Typhus generally terminates by some imperfect crisis, metastasis, metaschematismus, miliary eruption (which may also be one of the symptoms), furuncles, abscesses, deafness, blindness, etc.

Death takes place by paralysis of the nerves, or by some local affection, inflammation of the bowels, or by colliquation, putrid decomposition.

It is very difficult to measure the exact extent of the danger, owing to the deceptive feelings of the patient, the uncertainty, and the variability of the symptoms, and the opposition which seems to exist between the apparent symptoms and the internal condition. The pulse likewise cannot always be relied upon, inasmuch as a rapid pulse is not always proportionate to the intensity, nor a calm and regular pulse to the unimportance of the disease. The urine indicates an improvement, if the turbid urine become clear, or the clear urine moderately turbid; if a sediment should form at the bottom of a lemon or straw-coloured urine, this is a sign of recovery. The danger increases in proportion as the head is more stupified, insensible, soporous, the patient feels well, the local paralysis spreads over an increasing number of parts; the tongue, for instance, feels paralyzed when talking, or when protruding it from the mouth; there is difficult deglutition, incontinence of urine, involuntary stool, violent convulsions. The greatest danger occurs when the skin is unequally warm, dry, or else covered with clammy sweat, or when a symptomatic miliary eruption, and petechia, break out upon the skin prematurely. Colliquative phenomena are likewise dangerous. "What is remarkable is, that deafness is generally a good sign (Hufeland).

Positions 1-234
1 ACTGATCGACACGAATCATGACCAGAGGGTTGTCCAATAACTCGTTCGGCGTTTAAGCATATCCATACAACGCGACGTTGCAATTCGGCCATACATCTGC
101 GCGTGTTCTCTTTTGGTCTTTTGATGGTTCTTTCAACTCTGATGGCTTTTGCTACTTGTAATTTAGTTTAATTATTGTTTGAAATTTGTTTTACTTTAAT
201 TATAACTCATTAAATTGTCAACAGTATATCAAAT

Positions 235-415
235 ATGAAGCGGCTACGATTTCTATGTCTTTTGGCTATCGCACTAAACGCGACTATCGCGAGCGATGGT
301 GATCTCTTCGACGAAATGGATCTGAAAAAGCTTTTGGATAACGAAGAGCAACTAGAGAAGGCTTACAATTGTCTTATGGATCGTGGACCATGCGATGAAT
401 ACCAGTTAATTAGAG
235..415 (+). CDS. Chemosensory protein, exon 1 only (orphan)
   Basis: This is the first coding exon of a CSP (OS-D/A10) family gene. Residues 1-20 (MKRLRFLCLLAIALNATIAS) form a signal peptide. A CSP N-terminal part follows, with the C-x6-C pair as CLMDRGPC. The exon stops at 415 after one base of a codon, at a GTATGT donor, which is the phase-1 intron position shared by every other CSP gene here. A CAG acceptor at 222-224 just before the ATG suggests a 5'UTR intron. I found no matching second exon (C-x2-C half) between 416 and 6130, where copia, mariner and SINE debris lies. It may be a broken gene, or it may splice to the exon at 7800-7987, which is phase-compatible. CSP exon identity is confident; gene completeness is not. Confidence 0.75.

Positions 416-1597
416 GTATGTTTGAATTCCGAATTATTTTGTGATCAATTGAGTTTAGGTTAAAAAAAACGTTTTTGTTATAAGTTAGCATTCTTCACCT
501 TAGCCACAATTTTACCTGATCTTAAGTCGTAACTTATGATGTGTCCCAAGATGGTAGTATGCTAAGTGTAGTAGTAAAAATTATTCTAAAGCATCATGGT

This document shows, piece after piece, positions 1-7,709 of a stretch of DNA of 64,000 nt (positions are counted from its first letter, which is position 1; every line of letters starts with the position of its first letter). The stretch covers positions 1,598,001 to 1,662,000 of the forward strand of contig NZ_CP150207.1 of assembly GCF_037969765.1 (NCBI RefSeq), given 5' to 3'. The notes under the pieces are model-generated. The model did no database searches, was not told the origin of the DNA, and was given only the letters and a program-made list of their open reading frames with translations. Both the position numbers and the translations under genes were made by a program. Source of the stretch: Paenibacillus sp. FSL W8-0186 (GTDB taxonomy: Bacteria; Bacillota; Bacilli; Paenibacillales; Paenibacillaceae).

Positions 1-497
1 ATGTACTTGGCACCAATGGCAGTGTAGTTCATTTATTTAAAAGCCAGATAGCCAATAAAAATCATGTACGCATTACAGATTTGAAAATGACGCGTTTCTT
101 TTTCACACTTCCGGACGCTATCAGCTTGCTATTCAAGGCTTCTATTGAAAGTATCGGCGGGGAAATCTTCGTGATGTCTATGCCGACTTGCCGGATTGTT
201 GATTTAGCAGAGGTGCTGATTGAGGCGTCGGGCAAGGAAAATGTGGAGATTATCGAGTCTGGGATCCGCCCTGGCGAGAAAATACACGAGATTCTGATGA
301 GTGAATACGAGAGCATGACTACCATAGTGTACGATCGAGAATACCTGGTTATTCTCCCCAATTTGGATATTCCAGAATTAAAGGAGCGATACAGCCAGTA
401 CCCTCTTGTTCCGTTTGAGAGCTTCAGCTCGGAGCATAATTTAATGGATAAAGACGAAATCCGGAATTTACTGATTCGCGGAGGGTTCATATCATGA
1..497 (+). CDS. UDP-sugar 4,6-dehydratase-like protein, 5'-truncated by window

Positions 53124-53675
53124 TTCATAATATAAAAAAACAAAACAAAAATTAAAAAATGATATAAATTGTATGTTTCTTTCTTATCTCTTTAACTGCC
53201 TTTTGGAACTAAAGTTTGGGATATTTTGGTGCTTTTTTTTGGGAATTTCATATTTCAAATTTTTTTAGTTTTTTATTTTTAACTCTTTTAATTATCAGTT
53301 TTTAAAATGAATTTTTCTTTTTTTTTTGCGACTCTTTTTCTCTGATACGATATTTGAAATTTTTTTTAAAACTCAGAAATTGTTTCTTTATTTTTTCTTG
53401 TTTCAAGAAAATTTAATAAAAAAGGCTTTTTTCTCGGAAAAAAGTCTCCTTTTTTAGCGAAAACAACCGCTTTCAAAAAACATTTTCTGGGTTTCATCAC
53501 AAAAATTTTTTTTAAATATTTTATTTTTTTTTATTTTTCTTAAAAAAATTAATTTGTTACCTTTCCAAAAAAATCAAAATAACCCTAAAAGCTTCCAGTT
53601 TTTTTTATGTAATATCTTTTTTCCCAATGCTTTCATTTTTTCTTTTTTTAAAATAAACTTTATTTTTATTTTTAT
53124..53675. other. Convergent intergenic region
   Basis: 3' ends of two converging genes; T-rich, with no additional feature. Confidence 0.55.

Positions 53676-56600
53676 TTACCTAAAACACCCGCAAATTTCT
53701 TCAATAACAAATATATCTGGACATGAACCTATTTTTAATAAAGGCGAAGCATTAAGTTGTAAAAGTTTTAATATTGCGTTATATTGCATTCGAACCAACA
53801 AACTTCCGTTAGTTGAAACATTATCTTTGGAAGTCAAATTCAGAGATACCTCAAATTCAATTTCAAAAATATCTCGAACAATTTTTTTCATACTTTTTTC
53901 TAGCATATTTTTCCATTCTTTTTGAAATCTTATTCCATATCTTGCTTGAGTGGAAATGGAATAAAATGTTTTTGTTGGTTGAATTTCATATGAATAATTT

§ 74. The treatment depends upon the individual nature of every case, and the remedies have to be chosen in accordance with the symptoms. The following remedies have proved efficient in the treatment of typhus: Bryonia, Bellad., Rhus, Phosphorus, Nux, Aconitum, Arnica, Arsenic, Ignatia, Acid, phosp., Hyosciamus, Stramonium, Chamomilla, Ipec, Carbo veg., Cina, Pulsat., Cocculus, Lachesis, Mercurius, Camphor, Opium, Hellebore, Valeriana, China, Acid, mur., Spir. nitr. dulcis, Digitalis, Secale cornutum, Staplysagria, Spigelia, Lycop., Natrum mur., Magnes. mur., and others.

Typhus frequently commences as a synochal fever, with congestion of the head and chest. The slight chills on the first and second day, in connection with loss of appetite, debility of the limbs, restless sleep, with frequent starting as if in affright, the elevated temperature of the skin shortly increasing to a stinging, burning heat, with a good deal of thirst, a full, accelerated, rather hard, pulse, and the scanty secretion of urine, point to a deep-seated affection, which will not get well without the interference of art. Only in a very few cases do we succeed in cutting the disease short; the difficulty of accomplishing this is probably owing to the vagueness and uncertainty of the symptoms, which make it impossible to hit upon a certain remedy. Frequently, however, the physician is sent for too late to prevent the development of the disease; the patient or his friends are not sufficiently acquainted with the nature of the symptoms to be aware of their dangerous character.